Authorities in the Bahamas said a cruise ship scheduled to dock in Miami over the weekend remained in the Bahamas on Monday, avoiding a US judge’s order to impound the ship.
Crystal Cruises announced last week that it was suspending operations until the end of April, canceling or shortening the itineraries of Crystal Symphony and two other ships.
sergeant. Kareem Woods of the Royal Bahamas Police said the Crystal Symphony was still moored in Bimini and authorities were not currently considering impounding the vessel.
“He will be allowed to stay in Bimini,” he said, adding that he did not know if there were any personnel on board the ship.
The arrest warrant for the ship is part of a lawsuit for more than $4.6 million in what the lawsuit said was unpaid fuel. The ship was scheduled to arrive in Miami on Saturday. But a federal judge on Thursday issued the arrest warrant for the ship, a maritime practice in which a U.S. marshal boards a vessel and takes charge of it once it enters U.S. waters.
Cruise trackers show Crystal Symphony is currently docked on the Bahamian island of Bimini.
The ship’s passengers were taken by ferry to Port Everglades in Fort Lauderdale on Sunday. It is not known how many were traveling, but passengers said there were around 300.
A musician who has toured on and off the ship said between 30 and 50 crew members disembarked because their contracts had ended, while another 400 crew members did not know when they would disembark.
Passengers on another Crystal Cruises ship that left Miami a week ago said the ship had to cancel port calls at the last minute, but were not told.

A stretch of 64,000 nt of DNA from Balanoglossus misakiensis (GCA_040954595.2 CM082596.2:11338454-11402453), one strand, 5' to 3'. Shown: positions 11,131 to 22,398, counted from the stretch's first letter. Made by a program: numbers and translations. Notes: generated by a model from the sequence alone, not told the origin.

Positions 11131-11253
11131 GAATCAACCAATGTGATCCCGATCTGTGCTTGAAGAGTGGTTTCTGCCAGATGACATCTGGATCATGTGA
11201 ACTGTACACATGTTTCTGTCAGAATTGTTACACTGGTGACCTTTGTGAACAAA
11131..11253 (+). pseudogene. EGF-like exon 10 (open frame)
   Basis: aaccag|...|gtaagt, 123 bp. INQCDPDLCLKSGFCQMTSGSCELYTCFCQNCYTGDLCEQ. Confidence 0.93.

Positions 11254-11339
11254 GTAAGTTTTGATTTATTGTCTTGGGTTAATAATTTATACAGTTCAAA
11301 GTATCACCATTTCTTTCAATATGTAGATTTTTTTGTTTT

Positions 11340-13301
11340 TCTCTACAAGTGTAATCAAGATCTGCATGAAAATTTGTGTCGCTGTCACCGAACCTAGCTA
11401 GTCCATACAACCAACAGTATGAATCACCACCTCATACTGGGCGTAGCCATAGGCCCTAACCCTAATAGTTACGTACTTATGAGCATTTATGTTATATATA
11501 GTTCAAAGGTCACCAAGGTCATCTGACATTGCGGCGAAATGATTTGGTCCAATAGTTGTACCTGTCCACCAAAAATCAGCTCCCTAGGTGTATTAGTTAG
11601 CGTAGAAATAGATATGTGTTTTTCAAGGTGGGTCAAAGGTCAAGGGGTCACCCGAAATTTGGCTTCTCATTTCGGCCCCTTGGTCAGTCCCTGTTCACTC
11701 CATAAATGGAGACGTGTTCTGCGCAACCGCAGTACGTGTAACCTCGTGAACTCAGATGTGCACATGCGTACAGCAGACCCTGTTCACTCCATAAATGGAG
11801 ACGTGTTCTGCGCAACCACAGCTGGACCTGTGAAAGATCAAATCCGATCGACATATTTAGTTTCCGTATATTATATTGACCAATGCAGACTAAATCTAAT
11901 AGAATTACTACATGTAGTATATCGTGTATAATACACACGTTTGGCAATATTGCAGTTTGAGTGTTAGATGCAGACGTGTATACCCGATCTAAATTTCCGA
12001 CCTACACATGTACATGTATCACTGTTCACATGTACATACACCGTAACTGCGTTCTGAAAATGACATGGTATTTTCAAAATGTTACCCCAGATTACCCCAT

The Crystal Serenity, now docked in Costa Rica, will stop sailing in Aruba on January 30, cutting short a three-and-a-half-month expedition for around 200 passengers.
Travelers weren’t told of the change until two days after leaving Miami, and some said it would have been better to return to South Florida instead of unexpectedly ending up in South America.
“People are very upset and shocked and distraught because Aruba is not very convenient,” said Barry Shulman, 75, a passenger from Las Vegas on the long expedition that was originally scheduled to return to California in late May. “It’s an absolute mess.”
Shulman said a few days ago after leaving Cozumel that the ship’s captain announced that there was an order to seize the vessel in Cozumel.
“He said, ‘I’m glad we got out of Cozumel before they had a chance to arrest us,'” Shulman said. “My eyebrows went up. If it was a joke, it was pretty inappropriate.
Crystal Cruises did not respond to questions about the Crystal Serenity.
Associated Press writer Danica Coto contributed to this report from San Juan, Puerto Rico.